All Things Considered
All Things Considered
Thursday, August 18, 2011

Minnesota Public Radio Stories

National Public Radio Stories

  • Justice Department Probes S&P
    The Justice Department confirms reports that it is looking into the ratings Standard & Poor's gave to mortgage-backed securities before that market melted down in 2008. A look at how that relates to this summer's downgrade — and where the probe may go. Melissa Block talks to NPR's Tamara Keith.
  • In Past Financial Crises, Fewer Pursued In Courts
    News of the investigation of Standard and Poor's is remarkable because the financial mess of 2008 has resulted in so few prosecutions or civil suits compared to past financial disasters. To explain what was different this time, Robert Siegel speaks with William Black, a professor at the University of Missouri - Kansas City. Black was litigation director of the Federal Home Loan Bank Board.
  • SEC Documents Destroyed, Employee Tells Congress
    A staff member at the Securities and Exchange Commission has complained to Congress that thousands of investigative documents have been destroyed by the agency, including some relating to huge investment banks. But an SEC spokesman says there's nothing wrong with how it handled internal records.
  • Oren Discusses Attacks In Israel
    Robert Siegel speaks with Israel's ambassador to the United States Michael Oren about the recent attacks on Israelis near Egypt.
  • Letters: Presidential Vacations; Bush Impersonator
    Robert Siegel and Melissa Block read emails from listeners.
  • Politics Still Play A Role In Arizona Redistricting
    Arizona voters approved a constitutional amendment establishing an independent commission to decide where to draw redistricting lines. The intent was to avoid the self-interest of having the Legislature draw its own. But the commission is taking political flak even before it releases any maps.
  • States May Have To Readopt Deportation Program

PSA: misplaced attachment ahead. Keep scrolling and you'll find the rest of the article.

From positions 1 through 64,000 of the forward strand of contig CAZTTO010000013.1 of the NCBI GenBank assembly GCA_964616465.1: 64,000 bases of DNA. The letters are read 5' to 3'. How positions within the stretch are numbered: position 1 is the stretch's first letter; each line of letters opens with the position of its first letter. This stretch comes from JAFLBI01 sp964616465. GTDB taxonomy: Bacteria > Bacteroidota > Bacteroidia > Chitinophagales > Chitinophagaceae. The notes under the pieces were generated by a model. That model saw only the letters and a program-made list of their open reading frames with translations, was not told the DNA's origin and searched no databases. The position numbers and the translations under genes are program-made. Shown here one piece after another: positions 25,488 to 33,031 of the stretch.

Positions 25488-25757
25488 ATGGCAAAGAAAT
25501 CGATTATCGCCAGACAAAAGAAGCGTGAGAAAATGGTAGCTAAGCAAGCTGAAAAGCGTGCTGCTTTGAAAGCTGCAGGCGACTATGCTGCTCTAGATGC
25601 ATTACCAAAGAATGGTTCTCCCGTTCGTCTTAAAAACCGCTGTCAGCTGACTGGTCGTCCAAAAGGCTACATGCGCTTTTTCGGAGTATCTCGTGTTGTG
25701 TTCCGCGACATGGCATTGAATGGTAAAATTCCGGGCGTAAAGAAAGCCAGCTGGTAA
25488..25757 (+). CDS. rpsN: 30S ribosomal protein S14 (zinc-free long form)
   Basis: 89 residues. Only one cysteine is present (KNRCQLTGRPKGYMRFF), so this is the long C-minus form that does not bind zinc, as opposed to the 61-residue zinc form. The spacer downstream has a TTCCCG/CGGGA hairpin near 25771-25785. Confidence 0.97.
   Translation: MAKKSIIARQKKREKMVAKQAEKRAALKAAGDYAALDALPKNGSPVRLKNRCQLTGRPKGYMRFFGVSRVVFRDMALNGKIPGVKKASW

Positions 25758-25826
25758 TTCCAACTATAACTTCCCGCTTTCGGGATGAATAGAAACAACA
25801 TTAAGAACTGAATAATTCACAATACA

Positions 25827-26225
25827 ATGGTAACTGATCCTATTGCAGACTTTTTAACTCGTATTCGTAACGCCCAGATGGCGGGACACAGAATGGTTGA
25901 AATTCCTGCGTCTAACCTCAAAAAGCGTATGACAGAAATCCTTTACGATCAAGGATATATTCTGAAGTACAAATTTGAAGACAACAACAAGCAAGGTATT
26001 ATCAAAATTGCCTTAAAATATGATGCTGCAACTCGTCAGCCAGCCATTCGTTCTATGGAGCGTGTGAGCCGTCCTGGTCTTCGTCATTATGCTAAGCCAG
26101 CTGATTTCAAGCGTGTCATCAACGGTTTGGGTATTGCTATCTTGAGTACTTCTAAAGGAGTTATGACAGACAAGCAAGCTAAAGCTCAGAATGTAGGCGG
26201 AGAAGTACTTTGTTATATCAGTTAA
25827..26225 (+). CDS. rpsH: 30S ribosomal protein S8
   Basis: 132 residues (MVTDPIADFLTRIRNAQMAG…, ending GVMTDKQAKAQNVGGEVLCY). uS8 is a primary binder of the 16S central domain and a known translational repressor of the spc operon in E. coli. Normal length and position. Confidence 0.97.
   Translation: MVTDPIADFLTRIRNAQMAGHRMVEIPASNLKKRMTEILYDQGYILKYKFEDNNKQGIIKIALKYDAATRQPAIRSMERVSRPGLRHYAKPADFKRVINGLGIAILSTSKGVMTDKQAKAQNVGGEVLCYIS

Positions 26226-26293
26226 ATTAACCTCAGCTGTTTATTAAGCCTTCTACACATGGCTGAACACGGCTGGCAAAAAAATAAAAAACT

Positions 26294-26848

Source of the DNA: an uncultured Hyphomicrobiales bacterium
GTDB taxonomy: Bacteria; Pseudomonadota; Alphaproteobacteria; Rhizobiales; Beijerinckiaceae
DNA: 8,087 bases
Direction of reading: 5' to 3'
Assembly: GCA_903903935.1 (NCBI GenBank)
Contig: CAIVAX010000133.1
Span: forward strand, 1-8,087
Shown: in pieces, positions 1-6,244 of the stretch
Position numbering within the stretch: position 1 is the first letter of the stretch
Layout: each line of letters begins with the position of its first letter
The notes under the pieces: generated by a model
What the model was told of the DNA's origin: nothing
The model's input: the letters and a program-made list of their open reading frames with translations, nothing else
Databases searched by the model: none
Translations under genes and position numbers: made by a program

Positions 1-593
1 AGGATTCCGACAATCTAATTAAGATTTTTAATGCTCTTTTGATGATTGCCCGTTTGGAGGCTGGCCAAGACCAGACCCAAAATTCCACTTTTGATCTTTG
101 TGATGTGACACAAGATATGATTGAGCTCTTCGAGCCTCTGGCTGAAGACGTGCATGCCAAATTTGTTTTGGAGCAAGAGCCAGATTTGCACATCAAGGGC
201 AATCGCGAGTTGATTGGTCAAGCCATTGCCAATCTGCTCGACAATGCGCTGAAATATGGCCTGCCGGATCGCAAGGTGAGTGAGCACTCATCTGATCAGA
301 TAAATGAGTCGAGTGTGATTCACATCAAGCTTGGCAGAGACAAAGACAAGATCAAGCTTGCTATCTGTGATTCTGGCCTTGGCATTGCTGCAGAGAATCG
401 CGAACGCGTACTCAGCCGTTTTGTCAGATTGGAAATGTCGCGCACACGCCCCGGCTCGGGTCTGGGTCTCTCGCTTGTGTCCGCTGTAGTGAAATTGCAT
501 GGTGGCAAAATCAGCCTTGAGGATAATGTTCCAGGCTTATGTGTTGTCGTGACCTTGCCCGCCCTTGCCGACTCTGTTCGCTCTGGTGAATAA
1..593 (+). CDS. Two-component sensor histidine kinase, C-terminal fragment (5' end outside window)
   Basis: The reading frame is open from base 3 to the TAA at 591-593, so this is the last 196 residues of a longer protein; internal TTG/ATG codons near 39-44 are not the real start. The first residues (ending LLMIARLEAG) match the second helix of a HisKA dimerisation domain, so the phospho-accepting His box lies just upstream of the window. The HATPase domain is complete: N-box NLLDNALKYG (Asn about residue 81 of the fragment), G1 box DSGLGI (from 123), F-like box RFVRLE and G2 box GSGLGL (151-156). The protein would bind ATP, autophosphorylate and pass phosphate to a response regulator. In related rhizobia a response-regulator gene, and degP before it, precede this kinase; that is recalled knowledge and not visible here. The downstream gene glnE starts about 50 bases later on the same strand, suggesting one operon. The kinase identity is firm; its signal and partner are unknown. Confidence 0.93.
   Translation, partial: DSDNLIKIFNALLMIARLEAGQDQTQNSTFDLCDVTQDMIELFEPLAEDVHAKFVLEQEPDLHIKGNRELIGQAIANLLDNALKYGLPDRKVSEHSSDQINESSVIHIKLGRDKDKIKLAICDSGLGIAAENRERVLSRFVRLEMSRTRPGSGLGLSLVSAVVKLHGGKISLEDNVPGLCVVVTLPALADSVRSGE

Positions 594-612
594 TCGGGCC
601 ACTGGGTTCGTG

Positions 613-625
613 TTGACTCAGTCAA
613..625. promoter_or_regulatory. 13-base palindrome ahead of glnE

Illinois Gov. Pat Quinn was one of three governors to pull their states out of the federal Secure Communities program earlier this year. But this month, the Obama administration told state officials they would have to participate.
  • Chinese VP Meets With Biden
    Melissa Block talks to NPR correspondent Anthony Kuhn about Chinese Vice President Xi Jinping. Vice President Joe Biden is meeting with him in Beijing Thursday, and the two men are expected to spend quite a bit of time together in the next few days. It's an opportunity for the U.S. government to get better acquainted with the man who will likely be the next president of China. Xi is sometimes referred to as a "red princeling," a senior party official whose parents were revolutionaries under Mao Zedong.
  • Brawl Between U.S. College, Chinese Teams Ends Basketball Exhibition
    An exhibition basketball game between Georgetown University's Hoyas and theBayi Rockets descended into a brawl and then a full-on melee Thursday, one day after visiting Vice President Joe Biden stopped by to watch Georgetown play another team, the Shanxi Brave Dragons.
  • On Location: The Frozen Ozarks Of 'Winter's Bone'
    "I did feel like I was sometimes the translator between hillbilly and New York," says Richard Michael, a resident of Taneyville, Mo. He helped to scout locations and find props for the makers of last year's film about a teenage girl navigating the local meth trade in order to protect her home.

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